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Thankachan Vs. State of Kerala [2005] Insc 445 (24 August 2005)

B.P. Singh & S.H. Kapadia

J U D G M E N T (Arising out of SLP (Crl) No.1540/2005) Delay condoned.

Special Leave granted.

This is an unfortunate case in which the appellant has been sentenced to undergo life imprisonment for committing the offence punishable under Section 302 IPC. The facts relevant for the disposal of this appeal may be noticed. It is not disputed that on 22.3.1999 at about 10.30 PM, the accused came home in a drunken state and when his wife (PW-2) served food, he threw away the food and started quarreling with his wife. In that process, the daughter (PW-3) of the appellant and his son (deceased) who were asleep woke up. His son attempted to intervene to save his mother.

The appellant is said to have picked up a chopper and inflicted a cut injury on his son on the back of the left leg below the knee. On an alarm being raised, several villagers assembled but the appellant prevented them from entering his house being in an inebriated state. It appears that later his son was taken to the hospital. The medical evidence discloses that the injury caused his death on account of excessive bleeding.

In view of these facts, the question is whether the appellant is guilty of the offence punishable under Section 302 IPC.

Learned counsel for the appellant submits that on the basis of the findings of fact recorded by the courts below, an offence punishable under Section 302 IPC is not made out and at best the appellant may be guilty of offence punishable under Section 304 Part II IPC.

Counsel for the State submitted that the medical evidence does establish that the death was the result of the injury caused to the deceased.

Had the appellant permitted the villagers to intervene and take the injured to the hospital in time, perhaps his life may have been saved because the medical evidence indicates that the deceased died of excessive bleeding on account of damage to a vital artery.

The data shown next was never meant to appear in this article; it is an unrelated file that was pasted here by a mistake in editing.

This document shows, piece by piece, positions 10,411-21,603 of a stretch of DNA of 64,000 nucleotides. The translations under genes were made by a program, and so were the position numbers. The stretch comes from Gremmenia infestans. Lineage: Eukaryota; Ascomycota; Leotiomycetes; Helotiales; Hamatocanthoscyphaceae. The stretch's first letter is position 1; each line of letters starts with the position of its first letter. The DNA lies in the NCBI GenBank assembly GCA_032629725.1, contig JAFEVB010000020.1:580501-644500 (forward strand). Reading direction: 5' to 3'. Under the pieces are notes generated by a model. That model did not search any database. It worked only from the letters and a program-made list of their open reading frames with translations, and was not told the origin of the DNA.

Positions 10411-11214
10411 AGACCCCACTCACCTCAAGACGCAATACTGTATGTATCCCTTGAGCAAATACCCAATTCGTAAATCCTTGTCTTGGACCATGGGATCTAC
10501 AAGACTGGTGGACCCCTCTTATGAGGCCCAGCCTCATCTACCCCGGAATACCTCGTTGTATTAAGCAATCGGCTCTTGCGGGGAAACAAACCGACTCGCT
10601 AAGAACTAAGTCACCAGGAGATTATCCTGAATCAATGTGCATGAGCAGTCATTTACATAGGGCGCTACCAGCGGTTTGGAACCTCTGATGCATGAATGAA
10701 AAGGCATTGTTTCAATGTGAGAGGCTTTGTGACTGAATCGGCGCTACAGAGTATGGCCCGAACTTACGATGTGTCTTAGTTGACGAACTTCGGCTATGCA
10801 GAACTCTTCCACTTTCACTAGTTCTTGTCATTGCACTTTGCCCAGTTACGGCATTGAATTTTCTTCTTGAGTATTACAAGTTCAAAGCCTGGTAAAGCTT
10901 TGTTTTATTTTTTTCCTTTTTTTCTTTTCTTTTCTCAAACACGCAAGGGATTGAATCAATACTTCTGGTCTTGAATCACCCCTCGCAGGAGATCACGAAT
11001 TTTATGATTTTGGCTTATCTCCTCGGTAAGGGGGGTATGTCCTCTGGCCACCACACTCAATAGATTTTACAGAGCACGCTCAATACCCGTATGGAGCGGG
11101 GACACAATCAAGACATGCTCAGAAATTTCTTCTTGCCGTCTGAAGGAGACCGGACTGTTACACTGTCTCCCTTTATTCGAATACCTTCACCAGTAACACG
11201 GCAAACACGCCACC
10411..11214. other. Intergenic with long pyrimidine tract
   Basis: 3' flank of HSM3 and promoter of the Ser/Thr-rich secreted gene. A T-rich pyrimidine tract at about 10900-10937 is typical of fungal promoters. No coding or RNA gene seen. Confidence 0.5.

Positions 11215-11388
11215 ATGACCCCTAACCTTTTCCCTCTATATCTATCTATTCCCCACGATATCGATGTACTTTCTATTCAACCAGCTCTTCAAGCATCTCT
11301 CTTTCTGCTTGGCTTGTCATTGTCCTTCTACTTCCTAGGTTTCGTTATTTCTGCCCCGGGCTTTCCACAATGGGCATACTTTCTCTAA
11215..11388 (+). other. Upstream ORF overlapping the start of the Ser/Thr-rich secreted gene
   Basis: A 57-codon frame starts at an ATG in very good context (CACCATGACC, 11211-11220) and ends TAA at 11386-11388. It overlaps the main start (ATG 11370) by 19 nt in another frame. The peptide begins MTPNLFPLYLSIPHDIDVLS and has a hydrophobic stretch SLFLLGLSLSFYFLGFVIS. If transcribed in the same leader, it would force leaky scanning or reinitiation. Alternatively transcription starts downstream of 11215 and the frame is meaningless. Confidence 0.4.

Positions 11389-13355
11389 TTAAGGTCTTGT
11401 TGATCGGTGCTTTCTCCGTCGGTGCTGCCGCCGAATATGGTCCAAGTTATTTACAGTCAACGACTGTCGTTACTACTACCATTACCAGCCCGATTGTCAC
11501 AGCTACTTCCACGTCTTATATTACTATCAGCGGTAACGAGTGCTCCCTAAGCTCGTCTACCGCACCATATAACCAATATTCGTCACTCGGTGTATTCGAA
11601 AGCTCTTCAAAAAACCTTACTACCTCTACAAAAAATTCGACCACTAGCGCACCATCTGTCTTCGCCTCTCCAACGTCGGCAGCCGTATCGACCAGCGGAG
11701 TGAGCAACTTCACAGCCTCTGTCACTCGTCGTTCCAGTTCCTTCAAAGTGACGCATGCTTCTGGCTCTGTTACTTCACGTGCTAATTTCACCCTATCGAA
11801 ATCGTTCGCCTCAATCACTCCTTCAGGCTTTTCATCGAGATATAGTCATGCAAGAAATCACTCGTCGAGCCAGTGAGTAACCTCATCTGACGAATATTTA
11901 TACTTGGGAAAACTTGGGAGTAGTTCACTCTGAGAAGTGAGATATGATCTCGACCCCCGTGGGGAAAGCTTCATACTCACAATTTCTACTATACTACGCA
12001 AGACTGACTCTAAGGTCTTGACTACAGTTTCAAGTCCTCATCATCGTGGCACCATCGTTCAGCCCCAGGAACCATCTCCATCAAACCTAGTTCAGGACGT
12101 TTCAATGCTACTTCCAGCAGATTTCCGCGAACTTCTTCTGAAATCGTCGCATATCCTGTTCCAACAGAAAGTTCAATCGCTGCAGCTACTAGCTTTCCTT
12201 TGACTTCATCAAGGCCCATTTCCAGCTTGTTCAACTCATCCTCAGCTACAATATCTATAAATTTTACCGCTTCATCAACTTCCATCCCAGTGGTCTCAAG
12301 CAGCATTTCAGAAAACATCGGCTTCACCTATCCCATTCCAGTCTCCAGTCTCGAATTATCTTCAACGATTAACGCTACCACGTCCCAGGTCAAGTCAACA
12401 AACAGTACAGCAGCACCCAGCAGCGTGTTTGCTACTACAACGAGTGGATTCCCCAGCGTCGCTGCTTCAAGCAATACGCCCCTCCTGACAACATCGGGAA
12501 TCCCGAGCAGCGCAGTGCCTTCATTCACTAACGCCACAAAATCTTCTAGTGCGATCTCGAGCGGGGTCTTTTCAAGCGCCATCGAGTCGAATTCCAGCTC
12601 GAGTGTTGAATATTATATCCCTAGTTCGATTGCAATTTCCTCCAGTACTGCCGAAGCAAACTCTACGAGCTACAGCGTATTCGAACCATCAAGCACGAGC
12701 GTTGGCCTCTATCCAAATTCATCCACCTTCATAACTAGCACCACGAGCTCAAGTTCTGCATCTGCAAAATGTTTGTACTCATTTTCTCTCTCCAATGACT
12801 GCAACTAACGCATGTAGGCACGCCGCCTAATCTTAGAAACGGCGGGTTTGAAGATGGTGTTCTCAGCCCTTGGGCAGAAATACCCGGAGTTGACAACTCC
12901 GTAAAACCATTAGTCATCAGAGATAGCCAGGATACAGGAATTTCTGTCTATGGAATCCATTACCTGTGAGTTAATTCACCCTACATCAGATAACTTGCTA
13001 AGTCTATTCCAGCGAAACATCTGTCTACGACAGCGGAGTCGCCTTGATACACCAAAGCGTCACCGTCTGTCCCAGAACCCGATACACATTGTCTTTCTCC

The question, therefore, which arises for our consideration is whether the appellant inflicted the injury with the intention of causing death of the deceased. Counsel for the State fairly submits that he is not in a position to submit on the facts of this case that the appellant intended to inflict any injury to cause the death of his son.

The next question is whether the infliction of injury was with the intention of causing such bodily injury as the appellant knew would likely cause the death of his son. Here again, the facts disclose that he did not have such an intention, nor can we find any intention on the part of the appellant of causing bodily injury sufficient in the ordinary course of nature to cause death.

We are, therefore, of the view that the offence committed is not an offence punishable under Section 302 IPC. However, it cannot be denied that the offence would fall under Section 304 IPC because even though the appellant inflicted injury without the intention of causing death, he knew that the injury caused with a weapon like a chopper may cause such injury as is likely to cause death. We, therefore, find that the offence committed by the appellant is one which is punishable under Section 304 Part II IPC.

Having regard to the facts and circumstances of the case, we partly allow the appeal and set aside the judgment and order of the High Court of Kerala at Ernakulam dt.21.5.2003 in Crl.A.No.204/2001 to the extent that the conviction of the appellant under Section 302 IPC is set aside and instead the appellant is found guilty of the offence under Section 304 Part II IPC.

Keeping in view the facts and circumstances of the case and the manner in which the appellant behaved, a deterrent sentence is called for. We accordingly sentence him to undergo ten years' rigorous imprisonment under Section 304 Part II IPC.

This appeal is allowed to the extent indicated above.



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